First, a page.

I think that the best assumption is to use first quarter’s tax rate going forward which was 32.1%.

Shlomo Rosenbaum - Stifel, Nicolaus

Great. And then how do you differentiate between short-term buying patterns of the customers versus longer-term patterns? Do you differentiate that with sell side versus buy side, do you differentiate that with inter-quarter changes maybe something picked up towards the end of the quarter, how should we think of that?

Peter Walsh

This is probably the way a quarter breaks down, I mean if you’re just taking this quarter, I think that you take what happened in August where you had massive market volatility in two weeks. We’re certainly correlated to the market. You have the buy side mentality and you have a sell side mentality. They both react differently. I’d say the buy side gets cautious; they don’t roll up the tent and go home. The sell side can change very quickly to we’re in cost-cutting mode and the market data vendor procurement person gets a great deal of power and exerts it immediately. And that’s just the mentality of the firms.

I would say just from a characterization, I think the buy side just kind of waits to find out what happens with the year and our first quarter is kind of an odd buying period for our clients and it always has been from a cyclicality perspective. We’re August year end, so our clients hire a lot in the summer and our sales force is driving for the fourth quarter. You get into the first quarter, your September, October, November; it’s not really year-end decisions.

In a normal healthy environment, people are kind of generally kind of buying stuff or stuff that’s just kind of slid just falls in that quarter. Otherwise in an environment like this you can see that people start to slide decisions for the year end and hey wait and see, where is this market going to end up? Are we going to fix what’s happening in Europe?

From a business perspective, our strategy really stays the same in an up and a down market and we feel really good about where we’re headed in the marketplace. I felt very good about our client adds this quarter. It tells me that we’re gaining share at the client add side of the business. The sell side, my ability to predict the next 12 months of sell side revenue for us, I wouldn’t want to bet a penny on it as far as what happens on a forward 12 months.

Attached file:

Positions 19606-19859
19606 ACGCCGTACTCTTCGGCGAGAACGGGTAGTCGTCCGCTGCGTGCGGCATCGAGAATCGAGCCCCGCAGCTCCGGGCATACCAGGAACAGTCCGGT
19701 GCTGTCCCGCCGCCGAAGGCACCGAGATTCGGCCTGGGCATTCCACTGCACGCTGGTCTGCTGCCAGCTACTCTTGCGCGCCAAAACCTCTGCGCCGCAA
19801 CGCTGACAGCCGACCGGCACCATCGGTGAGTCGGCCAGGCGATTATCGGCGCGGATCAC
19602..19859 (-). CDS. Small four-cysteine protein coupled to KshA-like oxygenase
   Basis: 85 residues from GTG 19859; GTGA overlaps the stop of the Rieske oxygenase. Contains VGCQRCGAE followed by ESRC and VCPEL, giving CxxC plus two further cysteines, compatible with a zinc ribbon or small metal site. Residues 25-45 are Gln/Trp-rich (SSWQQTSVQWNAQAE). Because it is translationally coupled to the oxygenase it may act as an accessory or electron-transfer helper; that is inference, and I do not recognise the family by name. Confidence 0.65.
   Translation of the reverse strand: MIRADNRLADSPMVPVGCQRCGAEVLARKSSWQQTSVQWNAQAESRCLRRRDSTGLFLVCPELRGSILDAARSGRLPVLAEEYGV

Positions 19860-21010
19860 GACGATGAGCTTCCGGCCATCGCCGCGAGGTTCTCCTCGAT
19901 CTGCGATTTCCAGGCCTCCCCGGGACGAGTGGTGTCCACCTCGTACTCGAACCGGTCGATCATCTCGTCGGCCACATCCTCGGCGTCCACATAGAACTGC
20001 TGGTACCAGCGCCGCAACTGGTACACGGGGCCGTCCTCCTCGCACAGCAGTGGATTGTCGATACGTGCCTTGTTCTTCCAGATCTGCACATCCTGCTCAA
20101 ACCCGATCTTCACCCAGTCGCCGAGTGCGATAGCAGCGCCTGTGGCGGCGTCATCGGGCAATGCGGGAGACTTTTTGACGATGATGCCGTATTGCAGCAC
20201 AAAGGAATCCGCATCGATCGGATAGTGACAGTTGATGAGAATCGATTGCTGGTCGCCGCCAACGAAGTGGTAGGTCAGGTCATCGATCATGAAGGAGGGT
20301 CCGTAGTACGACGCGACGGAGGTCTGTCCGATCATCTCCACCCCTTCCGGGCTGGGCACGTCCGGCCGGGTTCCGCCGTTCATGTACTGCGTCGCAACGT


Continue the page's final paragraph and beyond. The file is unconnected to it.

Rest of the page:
The buy side of the business, actually did pretty well this quarter, pretty darn similar to what it did last year. So, even in a tough environment we did pretty well. You can see by our head count, we’re investing a great deal in head count and that’s really just confidence in the fact that we’ve got great ideas and believe we can convert into product. And then if you look at everything else we did this quarter, the financial metrics, whether it’s the DSOs, the free cash flow, it’s just a great business that we’re in.

Shlomo Rosenbaum - Stifel, Nicolaus

Right. I’m not trying to take away anything from that. I’m just trying to understand the comments in the press release that volatility in the financial markets interrupted short-term buying patterns from clients. Short-term is net debt defined by the sell side versus long term defined by the buy side?

Peter Walsh

Yes, I think that the short term is, they got cautious. The long term is that we’ve got a large sales force worldwide, it's very engaged with our client base and all of the products and things that we’re – solutions we’re providing for our clients are all very active. And our clients are excited about the product we’re producing for them.

Shlomo Rosenbaum - Stifel, Nicolaus

Okay. And what we do is one last question. You guys have said you’re comfortable with the current state of profitability which you think is a fair long-term state of profitability. What do you think is a fair long-term state of growth for the company?

Peter Walsh